Easing pain for motorists at the petrol pump and Chancellor George Osborne's Budget beer duty largesse should this week herald the first fall in inflation since last September.
The Bank of England's Consumer Prices Index inflation benchmark is expected to ease to 2.6 per cent in April from 2.8 per cent in March as a 2 per cent fall in fuel costs contrasts with price hikes a year earlier. The effect of March's 1p cut in beer duty should also feed through to figures on Tuesday, economists say.
April's better news on the inflation front may, however, be a temporary respite as student tuition fees and sterling's weakness conspire to push the cost of living higher once more.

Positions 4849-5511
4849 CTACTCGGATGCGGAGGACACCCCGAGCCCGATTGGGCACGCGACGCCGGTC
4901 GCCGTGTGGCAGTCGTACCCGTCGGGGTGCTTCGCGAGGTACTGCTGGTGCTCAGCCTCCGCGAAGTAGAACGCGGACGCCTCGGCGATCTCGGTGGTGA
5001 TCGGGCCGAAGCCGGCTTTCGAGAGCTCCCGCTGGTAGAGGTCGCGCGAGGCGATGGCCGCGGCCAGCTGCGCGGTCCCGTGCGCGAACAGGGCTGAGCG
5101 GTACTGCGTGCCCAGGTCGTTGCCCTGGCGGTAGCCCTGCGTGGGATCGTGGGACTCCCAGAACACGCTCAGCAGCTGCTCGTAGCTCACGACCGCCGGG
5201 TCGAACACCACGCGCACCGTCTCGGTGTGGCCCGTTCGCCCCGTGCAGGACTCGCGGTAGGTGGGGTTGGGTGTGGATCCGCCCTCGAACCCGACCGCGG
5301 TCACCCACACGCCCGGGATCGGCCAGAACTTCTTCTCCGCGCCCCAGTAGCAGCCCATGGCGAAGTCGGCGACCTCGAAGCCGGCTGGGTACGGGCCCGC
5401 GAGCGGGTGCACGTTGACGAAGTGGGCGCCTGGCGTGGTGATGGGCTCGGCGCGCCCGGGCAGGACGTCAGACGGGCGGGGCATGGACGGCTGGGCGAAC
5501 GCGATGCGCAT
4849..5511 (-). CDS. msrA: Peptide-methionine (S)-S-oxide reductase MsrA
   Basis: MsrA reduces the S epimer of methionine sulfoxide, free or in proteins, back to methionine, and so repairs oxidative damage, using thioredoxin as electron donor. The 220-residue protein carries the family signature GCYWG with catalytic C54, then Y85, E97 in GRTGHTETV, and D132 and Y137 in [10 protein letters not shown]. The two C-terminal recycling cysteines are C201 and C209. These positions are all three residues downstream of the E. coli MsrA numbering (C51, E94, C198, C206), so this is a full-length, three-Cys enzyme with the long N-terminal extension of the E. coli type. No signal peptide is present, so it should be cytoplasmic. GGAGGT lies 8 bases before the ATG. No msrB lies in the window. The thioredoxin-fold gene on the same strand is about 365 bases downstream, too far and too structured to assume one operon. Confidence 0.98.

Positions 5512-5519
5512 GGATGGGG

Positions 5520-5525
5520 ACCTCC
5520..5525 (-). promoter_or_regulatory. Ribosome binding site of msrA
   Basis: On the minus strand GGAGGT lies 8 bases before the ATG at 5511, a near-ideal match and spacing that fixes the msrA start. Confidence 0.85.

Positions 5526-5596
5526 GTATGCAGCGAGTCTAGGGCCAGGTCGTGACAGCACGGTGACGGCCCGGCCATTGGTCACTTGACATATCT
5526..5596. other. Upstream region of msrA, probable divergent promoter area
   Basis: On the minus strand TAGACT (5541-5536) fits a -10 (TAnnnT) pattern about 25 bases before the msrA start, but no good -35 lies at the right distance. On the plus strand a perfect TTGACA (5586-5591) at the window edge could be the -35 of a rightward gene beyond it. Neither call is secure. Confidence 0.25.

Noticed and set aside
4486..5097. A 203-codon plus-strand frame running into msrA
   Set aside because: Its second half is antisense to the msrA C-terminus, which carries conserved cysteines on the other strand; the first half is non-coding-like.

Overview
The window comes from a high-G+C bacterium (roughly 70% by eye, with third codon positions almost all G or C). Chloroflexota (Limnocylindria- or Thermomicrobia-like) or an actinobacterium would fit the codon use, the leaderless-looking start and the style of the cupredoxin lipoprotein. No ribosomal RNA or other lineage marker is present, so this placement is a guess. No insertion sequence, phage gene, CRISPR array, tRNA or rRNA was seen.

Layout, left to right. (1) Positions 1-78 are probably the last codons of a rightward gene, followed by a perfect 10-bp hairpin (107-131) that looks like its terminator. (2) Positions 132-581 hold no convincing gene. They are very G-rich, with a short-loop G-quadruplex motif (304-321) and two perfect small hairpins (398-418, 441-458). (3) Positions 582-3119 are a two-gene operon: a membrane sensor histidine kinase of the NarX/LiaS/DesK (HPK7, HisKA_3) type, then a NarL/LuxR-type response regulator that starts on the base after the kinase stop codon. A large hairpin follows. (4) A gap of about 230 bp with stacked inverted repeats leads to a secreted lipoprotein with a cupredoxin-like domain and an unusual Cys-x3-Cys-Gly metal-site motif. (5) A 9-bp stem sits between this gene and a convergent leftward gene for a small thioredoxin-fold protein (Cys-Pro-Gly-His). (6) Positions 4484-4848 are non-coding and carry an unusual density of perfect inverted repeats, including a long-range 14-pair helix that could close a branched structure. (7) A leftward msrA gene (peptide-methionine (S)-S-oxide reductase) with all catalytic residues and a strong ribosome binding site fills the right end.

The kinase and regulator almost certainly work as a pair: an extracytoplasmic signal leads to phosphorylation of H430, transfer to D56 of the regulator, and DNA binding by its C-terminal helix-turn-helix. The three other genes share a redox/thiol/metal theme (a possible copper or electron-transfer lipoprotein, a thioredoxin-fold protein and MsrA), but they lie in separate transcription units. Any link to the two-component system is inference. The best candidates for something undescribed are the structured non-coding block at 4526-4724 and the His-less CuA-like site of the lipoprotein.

In a television interview last night, the outgoing Bank Governor, Sir Mervyn said: "We are seeing a recovery. It's only a modest recovery, and we certainly can't be satisfied with it. We need to do more to use up the spare capacity, and to get back to a healthy, growing economy. But we are in a recovery period, I think."
Attention will also fall on whether Sir Mervyn changes his stance on calling for more money printing when minutes of the latest policy meeting are published this week. The economy grew more strongly than expected in the first three months of 2013 and the bank expects growth to accelerate to 0.5 per cent in the current quarter.